Because of the pilot’s success, Kona Pacific decided to implement the Universal Breakfast In The Classroom program for all 230 students this year. The program, which began Monday, is again in partnership with Hawaii Appleseed Center for Law and Economic Justice, which is providing $24,000 for the start up and development, Hecht said.
This program is also the subject of an academic research study on the benefits of breakfast in the classroom for a range of educational, health and behavioral indices. Kona Pacific will be meticulously analyzing all aspects of the program, including the financial data, with the intention of sharing information with other public schools wanting to adopt similar programs or become ambassadors. Kona Pacific plans write up an official report and disseminate it statewide by April, Hecht said.
As “a pioneer in the field of school and community nutrition,” Kona Pacific is striving to be a model for Hawaii, which is ranked 45th in the nation for breakfast participation by low-income students.
“Kona Pacific’s breakfast program is a win-win situation, ensuring every child has the nutritional building blocks they need to learn, integrating valuable learning and teaching time around the meal table, and supporting our local farmers,” said state Sen. Jill Tokuda, who serves as majority whip and is the education committee chairwoman. “This could be a model that helps to better feed, educate and sustain Hawaii as we move forward into the future.”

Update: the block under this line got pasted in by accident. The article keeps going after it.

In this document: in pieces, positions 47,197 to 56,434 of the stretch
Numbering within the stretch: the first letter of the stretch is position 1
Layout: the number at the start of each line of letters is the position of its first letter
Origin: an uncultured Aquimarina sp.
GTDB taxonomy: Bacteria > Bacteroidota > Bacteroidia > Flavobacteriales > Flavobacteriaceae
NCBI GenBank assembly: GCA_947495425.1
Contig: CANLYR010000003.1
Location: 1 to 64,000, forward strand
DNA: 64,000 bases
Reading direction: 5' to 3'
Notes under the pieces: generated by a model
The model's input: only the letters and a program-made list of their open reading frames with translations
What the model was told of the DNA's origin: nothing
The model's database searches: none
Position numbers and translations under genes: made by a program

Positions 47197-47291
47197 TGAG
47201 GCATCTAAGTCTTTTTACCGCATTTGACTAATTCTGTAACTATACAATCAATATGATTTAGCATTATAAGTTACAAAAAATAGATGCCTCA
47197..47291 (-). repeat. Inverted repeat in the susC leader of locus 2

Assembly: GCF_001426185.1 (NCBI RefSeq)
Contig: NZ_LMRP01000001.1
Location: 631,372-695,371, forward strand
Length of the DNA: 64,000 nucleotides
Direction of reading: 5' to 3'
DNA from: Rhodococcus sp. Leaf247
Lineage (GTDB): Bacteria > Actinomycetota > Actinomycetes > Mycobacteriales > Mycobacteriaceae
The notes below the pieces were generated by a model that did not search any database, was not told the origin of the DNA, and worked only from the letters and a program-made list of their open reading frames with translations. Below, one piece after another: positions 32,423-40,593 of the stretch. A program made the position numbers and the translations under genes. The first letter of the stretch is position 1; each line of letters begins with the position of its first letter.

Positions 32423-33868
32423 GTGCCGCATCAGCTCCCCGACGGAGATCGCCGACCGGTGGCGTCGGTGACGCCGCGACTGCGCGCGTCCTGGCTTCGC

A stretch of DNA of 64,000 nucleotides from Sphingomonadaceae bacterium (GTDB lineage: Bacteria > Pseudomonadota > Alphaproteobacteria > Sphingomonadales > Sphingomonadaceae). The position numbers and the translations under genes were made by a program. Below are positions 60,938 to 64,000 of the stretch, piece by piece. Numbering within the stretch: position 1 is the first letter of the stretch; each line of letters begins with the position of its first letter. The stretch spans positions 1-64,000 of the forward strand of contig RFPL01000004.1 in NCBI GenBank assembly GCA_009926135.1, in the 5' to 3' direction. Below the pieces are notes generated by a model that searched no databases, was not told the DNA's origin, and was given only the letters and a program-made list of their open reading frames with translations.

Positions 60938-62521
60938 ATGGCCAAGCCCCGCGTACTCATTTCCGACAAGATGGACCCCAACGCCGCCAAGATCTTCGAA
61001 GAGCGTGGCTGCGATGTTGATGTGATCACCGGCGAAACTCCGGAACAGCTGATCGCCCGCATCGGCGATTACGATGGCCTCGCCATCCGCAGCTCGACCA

Kona Pacific is taking advantage of the U.S. Department of Agriculture’s National School Lunch Program and the Fresh Fruit and Vegetable Program. More than 65 percent of Kona Pacific students qualify for free or reduced-cost meals and depend upon the federal program for a significant portion of their daily nutrition. Kona Pacific gets on average about $1.70 per student in federal reimbursements, Hecht said.
Kona Pacific anticipates paying between $16,000 and $18,000 a year feeding students breakfast. However, the school hopes to cut the cost in half by working on recipes and buying local food, as well as reducing waste and labor. Meals are prepared 10 miles away in a certified kitchen because the Kealakekua campus doesn’t have such a facility, Hecht said.